Note: The strong penalty imposed in this case suggests it may represent a high water mark in hostilities between motorists and cyclists. In 2014 commentator suggested that some motorists might understandably take steps to harm cyclists (2).  One Australian broadcaster referred to cyclists whose conduct falls short of perfection as “cockroaches on wheels” (3), although no doubt the implied threat of extermination was unintentional (4).   One might hope that the dissipation of antagonism predicted by Allen Mikaelian is underway (5)


(1) There is room for doubt as to what inferences the jury could usefully have drawn from these photographs.  See Kevin Davis, ‘Brain Trials’, 98(11) ABA Journal 36 at 39-41 (2012).

(2) Courtland Milloy, ‘Bicyclist bullies try to rule the road in D.C.’, Washington Post, 8 July 2014.

(3) Derryn Hinch, ‘Cockroaches on Wheels’, Human Headline website, 19 August 2013.

(4) Disturbingly, ‘cockroaches’ was the name used by the perpetrators of the Rwandan genocide for their victims: Prosecutor v Bizimungu, The Independent, 18 May 2011 (Int. Crim. Trib. Rwanda, 2011); United States v Munyenyezi (1st US Cir. Ct. App., Lynch CJ, Thompson and Barron JJ, 25 March 2015, unreported).

(5) Allen Mikaelian, ‘Pedaling through Memory’, 52(6) Perspectives on History 61 (2014).

State v Nisbet (2014) H&FLR 2014-58

State v Andrew Nisbet (2014) H&FLR 2014-58

Alameda County Superior Court (California)

9 October 2014

Coram: Grimmer J

Appearing for the Prosecution: Edward Viera-Ducey (Deputy District Attorney)
Appearing for the Defendant: Timothy Rien

Catchwords: California – criminal law – golf – coach – assault on student – sentence

Facts:  The defendant was a prominent 32 year old youth golf instructor.  He sexually assaulted three of his students who were aged between 12 and 17 years.  He ultimately pleaded guilty to one count of “lewd and lascivious acts” on each of his victims, forced oral copulation, possession of child pornography and three counts of solicitation to murder (concerning an attempt to hire an assassin to kill his victims).  As a result of a plea agreement 79 other charges were withdrawn.

Held:  The offender was sentenced to 27 years and four months imprisonment and fined $10,000.00.  He was ordered to pay compensation to his victims and to register as a sex offender.


No written reasons are available.  This report has been prepared based on reports in the Contra Costa TimesNew York Daily News and ESPN.


The sentence imposed bears comparison to the 28 year sentence imposed in R v John Xydias (2009), The Age, 30 June 2009. for a much greater array of offences.  This suggests the significance that might be attached by Californian courts to the breach of trust involved in an assault by a sports coach on one of their charges.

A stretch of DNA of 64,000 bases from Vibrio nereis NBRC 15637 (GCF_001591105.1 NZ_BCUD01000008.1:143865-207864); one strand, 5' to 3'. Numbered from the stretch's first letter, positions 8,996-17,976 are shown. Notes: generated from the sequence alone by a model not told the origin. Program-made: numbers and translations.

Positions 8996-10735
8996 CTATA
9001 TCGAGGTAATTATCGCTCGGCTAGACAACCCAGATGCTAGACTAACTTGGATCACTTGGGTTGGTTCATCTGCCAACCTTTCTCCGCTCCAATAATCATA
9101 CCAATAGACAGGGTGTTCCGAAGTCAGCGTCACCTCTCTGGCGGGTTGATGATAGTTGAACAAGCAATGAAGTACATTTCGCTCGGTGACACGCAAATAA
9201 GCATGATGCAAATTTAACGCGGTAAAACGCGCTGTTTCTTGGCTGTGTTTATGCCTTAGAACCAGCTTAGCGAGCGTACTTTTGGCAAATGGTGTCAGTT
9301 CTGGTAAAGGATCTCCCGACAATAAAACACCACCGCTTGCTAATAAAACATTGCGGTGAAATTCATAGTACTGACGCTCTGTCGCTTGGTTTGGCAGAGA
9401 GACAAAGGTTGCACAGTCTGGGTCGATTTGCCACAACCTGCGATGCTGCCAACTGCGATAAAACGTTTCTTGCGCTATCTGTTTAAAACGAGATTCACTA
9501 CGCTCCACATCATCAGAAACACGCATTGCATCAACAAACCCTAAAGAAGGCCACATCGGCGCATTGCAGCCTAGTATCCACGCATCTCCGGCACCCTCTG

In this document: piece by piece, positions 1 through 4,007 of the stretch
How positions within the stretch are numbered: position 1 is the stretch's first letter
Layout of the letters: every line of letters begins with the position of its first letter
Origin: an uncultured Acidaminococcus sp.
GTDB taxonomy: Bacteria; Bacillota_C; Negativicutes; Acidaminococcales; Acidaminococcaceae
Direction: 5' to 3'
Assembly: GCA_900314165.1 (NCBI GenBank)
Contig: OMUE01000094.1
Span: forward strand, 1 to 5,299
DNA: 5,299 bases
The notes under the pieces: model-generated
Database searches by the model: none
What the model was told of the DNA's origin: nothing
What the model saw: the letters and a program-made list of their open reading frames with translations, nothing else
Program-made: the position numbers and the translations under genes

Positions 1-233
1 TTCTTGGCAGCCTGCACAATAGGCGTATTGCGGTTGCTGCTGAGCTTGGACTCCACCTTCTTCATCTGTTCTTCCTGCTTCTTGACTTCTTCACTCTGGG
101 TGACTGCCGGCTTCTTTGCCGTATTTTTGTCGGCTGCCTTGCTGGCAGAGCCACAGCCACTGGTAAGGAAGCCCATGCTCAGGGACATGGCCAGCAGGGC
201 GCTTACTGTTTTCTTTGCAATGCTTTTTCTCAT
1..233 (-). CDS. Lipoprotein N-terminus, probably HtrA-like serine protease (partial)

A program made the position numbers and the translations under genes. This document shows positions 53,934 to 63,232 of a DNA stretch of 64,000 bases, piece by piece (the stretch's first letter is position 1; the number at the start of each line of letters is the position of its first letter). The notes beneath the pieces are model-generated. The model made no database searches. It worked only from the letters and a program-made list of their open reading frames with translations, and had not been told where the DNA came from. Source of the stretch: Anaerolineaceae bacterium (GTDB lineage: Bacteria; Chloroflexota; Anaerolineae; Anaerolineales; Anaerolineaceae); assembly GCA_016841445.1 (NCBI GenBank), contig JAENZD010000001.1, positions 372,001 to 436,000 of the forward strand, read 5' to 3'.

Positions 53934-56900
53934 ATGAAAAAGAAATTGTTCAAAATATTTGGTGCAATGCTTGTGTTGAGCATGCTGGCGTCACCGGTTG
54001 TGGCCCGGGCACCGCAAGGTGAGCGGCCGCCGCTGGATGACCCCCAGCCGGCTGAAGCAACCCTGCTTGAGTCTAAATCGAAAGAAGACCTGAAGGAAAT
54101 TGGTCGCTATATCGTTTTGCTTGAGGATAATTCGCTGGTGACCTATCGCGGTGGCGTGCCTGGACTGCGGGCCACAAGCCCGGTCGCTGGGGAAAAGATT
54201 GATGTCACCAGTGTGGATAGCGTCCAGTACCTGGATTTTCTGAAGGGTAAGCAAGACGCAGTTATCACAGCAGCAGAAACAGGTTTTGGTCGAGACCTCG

X v French Republic (2007) H&FLR 2014-56

Dr Eric X v French Republic (2007) H&FLR 2014-56

Court of Cassation (France)

5 June 2007

Coram: Cotte P, Blondet and Farge (conseillers)

Appearing for the Appellant: Didier Le Prado and Jean-Jacques Gatineau
Appearing for the Respondent: Francis Fréchède (Public Prosecutor)

Catchwords: France – criminal law – doctor – surgery – obese patient – pulmonary embolism – death – manslaughter – compensation

Facts: The appellant was a surgeon specialising in plastic and reconstructive surgery.  On 13 January 2000 he performed an abdominoplasty on an obese 56 year old woman patient in order to remove excess skin and fatty tissue.  In the course of the surgery the patient developed a pulmonary embolism which caused her death.

It was found that the danger to the patient had been increased by the appellant’s decision not to delay the procedure pending the patient losing weight by following a dietary regime recommended by an endocrinologist; in the circumstances the surgery performed should have been considered only as a last resort.  It was further found that he had not drawn the attention of the attending anaesthetist to the risk of thromboembolisation and that he had also not drawn those dangers to the patient’s attention.

The defendant was convicted at first instance of homicide involontaire (≈ manslaughter).  The Court of Appeal at Versailles quashed the conviction but declared the defendant liable to pay compensation to the deceased’s heirs pursuant to article 470-1 of the Code du Procedure Pénale*.  The defendant appealed.

Held: Per curiam, dismissing the appeal –

1.  While the doctor’s responsibility relates to the choice of medical means and not to the ultimate result, this principle is displaced where it is established that there has been an error in the carrying out of those means.

2.  While a doctor is obliged to inform their patient of the risks of proposed treatment, the doctor is entitled to adduce a range of evidence (including presumptions) to demonstrate that they have fulfilled that obligation.  It was not open to the Court of Appeal to find that Dr X had failed to fulfil this obligation solely from the absence of a signature by the deceased.